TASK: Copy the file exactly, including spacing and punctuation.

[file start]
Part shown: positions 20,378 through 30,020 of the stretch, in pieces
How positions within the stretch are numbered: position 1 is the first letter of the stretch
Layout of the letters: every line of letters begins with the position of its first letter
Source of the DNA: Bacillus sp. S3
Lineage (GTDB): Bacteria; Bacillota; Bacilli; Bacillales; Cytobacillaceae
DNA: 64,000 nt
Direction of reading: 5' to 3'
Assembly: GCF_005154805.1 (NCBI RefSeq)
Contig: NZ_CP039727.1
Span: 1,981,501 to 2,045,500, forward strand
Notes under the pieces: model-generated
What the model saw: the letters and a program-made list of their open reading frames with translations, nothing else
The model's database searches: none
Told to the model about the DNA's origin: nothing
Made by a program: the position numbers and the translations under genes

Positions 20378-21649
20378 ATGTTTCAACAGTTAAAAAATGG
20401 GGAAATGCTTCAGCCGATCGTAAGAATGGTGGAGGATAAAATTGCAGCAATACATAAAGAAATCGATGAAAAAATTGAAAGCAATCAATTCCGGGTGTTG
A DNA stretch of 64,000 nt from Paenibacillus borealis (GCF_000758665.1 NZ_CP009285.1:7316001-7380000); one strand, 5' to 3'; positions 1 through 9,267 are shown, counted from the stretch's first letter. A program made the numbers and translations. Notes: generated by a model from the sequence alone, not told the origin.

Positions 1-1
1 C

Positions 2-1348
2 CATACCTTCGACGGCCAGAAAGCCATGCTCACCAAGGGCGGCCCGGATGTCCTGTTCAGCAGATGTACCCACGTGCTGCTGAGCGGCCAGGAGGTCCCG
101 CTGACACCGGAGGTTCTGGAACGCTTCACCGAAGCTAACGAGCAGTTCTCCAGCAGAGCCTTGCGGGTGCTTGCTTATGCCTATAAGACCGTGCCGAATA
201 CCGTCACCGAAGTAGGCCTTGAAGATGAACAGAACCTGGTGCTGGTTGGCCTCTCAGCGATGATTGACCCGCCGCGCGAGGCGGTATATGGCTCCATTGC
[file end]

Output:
Part shown: positions 20,378 through 30,020 of the stretch, in pieces
How positions within the stretch are numbered: position 1 is the first letter of the stretch
Layout of the letters: every line of letters begins with the position of its first letter
Source of the DNA: Bacillus sp. S3
Lineage (GTDB): Bacteria; Bacillota; Bacilli; Bacillales; Cytobacillaceae
DNA: 64,000 nt
Direction of reading: 5' to 3'
Assembly: GCF_005154805.1 (NCBI RefSeq)
Contig: NZ_CP039727.1
Span: 1,981,501 to 2,045,500, forward strand
Notes under the pieces: model-generated
What the model saw: the letters and a program-made list of their open reading frames with translations, nothing else
The model's database searches: none
Told to the model about the DNA's origin: nothing
Made by a program: the position numbers and the translations under genes

Positions 20378-21649
20378 ATGTTTCAACAGTTAAAAAATGG
20401 GGAAATGCTTCAGCCGATCGTAAGAATGGTGGAGGATAAAATTGCAGCAATACATAAAGAAATCGATGAAAAAATTGAAAGCAATCAATTCCGGGTGTTG
A DNA stretch of 64,000 nt from Paenibacillus borealis (GCF_000758665.1 NZ_CP009285.1:7316001-7380000); one strand, 5' to 3'; positions 1 through 9,267 are shown, counted from the stretch's first letter. A program made the numbers and translations. Notes: generated by a model from the sequence alone, not told the origin.

Positions 1-1
1 C

Positions 2-1348
2 CATACCTTCGACGGCCAGAAAGCCATGCTCACCAAGGGCGGCCCGGATGTCCTGTTCAGCAGATGTACCCACGTGCTGCTGAGCGGCCAGGAGGTCCCG
101 CTGACACCGGAGGTTCTGGAACGCTTCACCGAAGCTAACGAGCAGTTCTCCAGCAGAGCCTTGCGGGTGCTTGCTTATGCCTATAAGACCGTGCCGAATA
201 CCGTCACCGAAGTAGGCCTTGAAGATGAACAGAACCTGGTGCTGGTTGGCCTCTCAGCGATGATTGACCCGCCGCGCGAGGCGGTATATGGCTCCATTGC